"I thought I might start out by addressing what I consider some of the most damaging and mistaken myths about the breakup of the Soviet Union [in 1991], because I think that these are very widespread," said Jack F. Matlock, Jr., former George F. Kennan Professor, Institute for Advanced Study, Princeton University, and former U.S. Ambassador to the USSR (1987-91) at a 13 December 2006 panel discussion. Matlock was joined by Stephen Cohen, Professor of Russian Studies and History, New York University; James Collins, Senior International Advisor, Akin Gump Strauss Hauer & Feld, LLP; former Deputy Chief of Mission and Charge d'Affaires, U.S. Embassy, Moscow (1990-93); and former U.S. Ambassador to the Russian Federation (1997-2001); Wayne Merry, Senior Associate, American Foreign Policy Council, Washington, D.C., and former Chief Domestic Political Analyst, U.S. Embassy, Moscow, (1991-94); and Richard Miles, Executive Director, Open World Leadership Center, Washington, D.C.; former U.S. Consul General, Leningrad (1988-91); and former U.S. Ambassador to Georgia, to Bulgaria, and to Azerbaijan.
The first of these myths, according to Matlock, is that the Cold War ended in 1991 with the end of the Soviet Union. The Cold War ended in December 1988, and diplomacy in the following years consolidated the peaceful end of that conflict. A second myth is that the Cold War is considered a victory of one country over another. Matlock noted that Ronald Reagan had written that it was the victory of one system over another. The end of the Soviet Union is a separate matter from the end of the Cold War, emphasized Matlock. Mikhail Gorbachev, capitalizing on the end of the Cold War, enacted reforms intended to improve the Soviet state, which effectively ended communist control over the country. As a result, internal pressures intensified and culminated in the end of the Soviet Union—a result that would not have been possible if the Cold War had not ended, Matlock contended. A third myth is that the end of the Soviet Union came as a complete surprise to U.S. policymakers. That is not true, according to Matlock. Through painstaking diplomatic reporting, the Moscow embassy had a clear picture of what was going on, and Matlock had advised the administration in June 1990 to begin making contingency plans for the breakup of the Soviet Union.
Merry contended that the end of the Soviet Union represented a tremendous geopolitical shift that is still changing the United States and Europe. "Almost all of our policies around the world were in whole or in part defined by that rivalry," he said. Fifteen years later, he continued, "capitals on both sides of the Atlantic haven't quite yet accepted the fact that that which joined us together then is no longer joining us together now or in the future." Merry also noted that many observers today do not fully appreciate the attention paid by the U.S. government to "so-called nightmare scenarios" such as loose nukes, the disintegration of the Russian Federation, and large-scale migrations.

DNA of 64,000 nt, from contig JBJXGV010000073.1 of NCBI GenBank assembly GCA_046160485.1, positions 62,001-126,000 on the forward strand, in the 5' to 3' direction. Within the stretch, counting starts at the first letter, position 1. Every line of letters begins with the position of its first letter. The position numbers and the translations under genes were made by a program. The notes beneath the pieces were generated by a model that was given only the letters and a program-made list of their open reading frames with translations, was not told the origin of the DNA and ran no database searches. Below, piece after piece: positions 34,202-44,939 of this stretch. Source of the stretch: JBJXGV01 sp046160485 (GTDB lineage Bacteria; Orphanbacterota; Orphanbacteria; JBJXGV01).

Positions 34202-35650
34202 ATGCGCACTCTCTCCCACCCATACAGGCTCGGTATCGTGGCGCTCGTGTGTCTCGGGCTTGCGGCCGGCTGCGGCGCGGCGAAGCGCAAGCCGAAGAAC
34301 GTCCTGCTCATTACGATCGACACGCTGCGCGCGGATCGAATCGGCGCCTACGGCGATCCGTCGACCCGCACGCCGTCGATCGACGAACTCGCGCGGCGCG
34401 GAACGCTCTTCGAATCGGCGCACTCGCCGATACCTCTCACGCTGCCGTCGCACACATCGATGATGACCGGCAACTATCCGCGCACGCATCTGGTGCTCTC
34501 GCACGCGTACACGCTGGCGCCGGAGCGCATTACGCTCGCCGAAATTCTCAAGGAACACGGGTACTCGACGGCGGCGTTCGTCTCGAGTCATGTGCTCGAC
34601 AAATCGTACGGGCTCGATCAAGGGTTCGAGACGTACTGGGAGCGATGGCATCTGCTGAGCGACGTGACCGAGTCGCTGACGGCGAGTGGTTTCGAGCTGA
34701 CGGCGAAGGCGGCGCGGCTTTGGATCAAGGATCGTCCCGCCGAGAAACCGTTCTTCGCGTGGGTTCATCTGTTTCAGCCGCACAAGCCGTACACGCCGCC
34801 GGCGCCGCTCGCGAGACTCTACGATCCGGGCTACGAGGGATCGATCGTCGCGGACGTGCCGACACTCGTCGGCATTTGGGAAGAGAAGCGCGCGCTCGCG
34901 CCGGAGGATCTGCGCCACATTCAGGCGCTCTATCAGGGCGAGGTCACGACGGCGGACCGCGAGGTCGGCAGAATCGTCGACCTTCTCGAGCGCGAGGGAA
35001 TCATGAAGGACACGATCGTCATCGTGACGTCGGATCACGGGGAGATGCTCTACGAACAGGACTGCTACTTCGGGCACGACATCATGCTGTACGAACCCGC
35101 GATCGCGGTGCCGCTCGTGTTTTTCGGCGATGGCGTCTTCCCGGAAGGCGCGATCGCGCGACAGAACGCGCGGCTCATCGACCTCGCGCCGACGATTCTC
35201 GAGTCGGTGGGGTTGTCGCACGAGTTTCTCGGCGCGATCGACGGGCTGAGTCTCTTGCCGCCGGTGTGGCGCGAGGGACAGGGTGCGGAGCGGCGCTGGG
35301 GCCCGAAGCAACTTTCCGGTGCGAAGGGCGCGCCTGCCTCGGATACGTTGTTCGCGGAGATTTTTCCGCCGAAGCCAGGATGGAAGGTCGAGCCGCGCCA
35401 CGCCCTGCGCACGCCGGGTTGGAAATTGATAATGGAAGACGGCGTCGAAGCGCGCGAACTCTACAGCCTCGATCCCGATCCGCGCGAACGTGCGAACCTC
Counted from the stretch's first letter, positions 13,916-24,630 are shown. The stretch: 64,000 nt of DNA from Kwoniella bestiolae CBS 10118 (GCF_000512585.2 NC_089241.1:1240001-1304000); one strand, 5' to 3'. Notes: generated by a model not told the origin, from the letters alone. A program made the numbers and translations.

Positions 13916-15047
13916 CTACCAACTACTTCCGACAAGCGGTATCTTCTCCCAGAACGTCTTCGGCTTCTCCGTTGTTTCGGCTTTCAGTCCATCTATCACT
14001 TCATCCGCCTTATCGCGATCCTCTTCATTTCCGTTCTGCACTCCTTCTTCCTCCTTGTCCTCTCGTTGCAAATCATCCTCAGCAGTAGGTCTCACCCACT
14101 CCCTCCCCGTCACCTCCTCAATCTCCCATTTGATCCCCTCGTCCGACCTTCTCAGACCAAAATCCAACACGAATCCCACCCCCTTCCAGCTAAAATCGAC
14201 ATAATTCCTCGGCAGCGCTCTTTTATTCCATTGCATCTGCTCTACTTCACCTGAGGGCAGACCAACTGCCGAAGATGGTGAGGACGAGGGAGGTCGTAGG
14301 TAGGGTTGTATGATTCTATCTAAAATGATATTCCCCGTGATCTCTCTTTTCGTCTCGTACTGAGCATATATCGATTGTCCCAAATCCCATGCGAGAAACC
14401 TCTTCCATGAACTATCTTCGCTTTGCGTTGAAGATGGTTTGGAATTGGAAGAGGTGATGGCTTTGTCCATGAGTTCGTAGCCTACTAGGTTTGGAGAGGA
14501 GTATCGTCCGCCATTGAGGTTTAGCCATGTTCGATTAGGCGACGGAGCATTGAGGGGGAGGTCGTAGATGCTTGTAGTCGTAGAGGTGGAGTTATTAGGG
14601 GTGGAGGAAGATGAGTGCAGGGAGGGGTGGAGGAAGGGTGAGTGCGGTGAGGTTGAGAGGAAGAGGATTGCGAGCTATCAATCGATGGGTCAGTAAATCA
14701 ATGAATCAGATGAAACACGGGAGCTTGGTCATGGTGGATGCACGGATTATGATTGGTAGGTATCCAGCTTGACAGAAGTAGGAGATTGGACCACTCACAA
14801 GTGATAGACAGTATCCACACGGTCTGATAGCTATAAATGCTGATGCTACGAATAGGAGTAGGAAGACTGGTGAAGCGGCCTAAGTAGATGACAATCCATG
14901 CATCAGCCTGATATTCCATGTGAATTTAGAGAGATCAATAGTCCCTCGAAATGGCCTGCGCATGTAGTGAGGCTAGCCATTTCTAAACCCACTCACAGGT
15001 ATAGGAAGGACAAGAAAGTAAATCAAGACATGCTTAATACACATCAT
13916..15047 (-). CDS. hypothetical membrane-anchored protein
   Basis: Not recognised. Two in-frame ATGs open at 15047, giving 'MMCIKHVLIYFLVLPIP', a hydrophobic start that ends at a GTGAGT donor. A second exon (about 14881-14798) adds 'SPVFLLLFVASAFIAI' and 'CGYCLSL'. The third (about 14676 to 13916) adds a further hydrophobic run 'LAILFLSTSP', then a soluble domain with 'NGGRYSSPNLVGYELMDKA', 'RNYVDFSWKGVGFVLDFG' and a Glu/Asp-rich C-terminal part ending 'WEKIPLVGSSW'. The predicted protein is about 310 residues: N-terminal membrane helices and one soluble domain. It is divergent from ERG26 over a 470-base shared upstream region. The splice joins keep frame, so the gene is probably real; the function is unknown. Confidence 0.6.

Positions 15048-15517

Miles recounted his experiences as Consul General in Leningrad, where with a small staff he reported on democratic reformers in Northwest Russia and nationalist leaders in the Baltics from 1988-91. Miles spent his tenure building personal relationships with Soviet officials and other members of society, and his staff worked to do the same. These efforts paid dividends. In the Baltics, his frequent visits drew international attention to a series of standoffs between Soviet troops and local leaders. In Leningrad, officials that he had built relationships with went on to play key roles in opposing the 1991 putsch attempt.
Collins discussed the international context of U.S. policy toward Russia through the mid-1990s. The Soviet collapse brought a group of new states onto the world stage and raised a host of complex problems that did not always receive adequate attention. "Bureaucracies do not do well with revolutions," Collins said, adding that the policies put into place to try to aid the transition in Russia often lagged events on the ground. "If all you have is a hammer, everything looks like a nail," observed Collins, and "to some extent that meant that economic tools, [such as] loans that could be done reasonably expeditiously…became the tools of policy." If American policy failed to respond adequately to the dislocations produced by the end of the Soviet Union, according to Collins, "it was more than anything else a simple fact that we were ill-equipped…to take on the question of coping with something that was at least as big—if not bigger—than the American depression in the thirties."
Cohen observed that American scholarly opinion about the end of the Soviet Union evolved from "it is unthinkable" in 1990 to "it was inevitable" in 2002. Of the several explanations put forward for the Soviet breakup, Cohen argued that the most plausible is that it was driven by a struggle between two leaders of extraordinary political will: "Gorbachev with a will to reform" and "Yeltsin with a will to power." Meanwhile, by 1991, Soviet elites "were more interested in privatizing the state's great assets than in preserving it." Cohen concluded by urging American scholars to engage the growing belief among Russian scholars that "with the end of the Soviet Union, Russia lost yet another chance to modernize politically and economically through gradual rather than catastrophic means."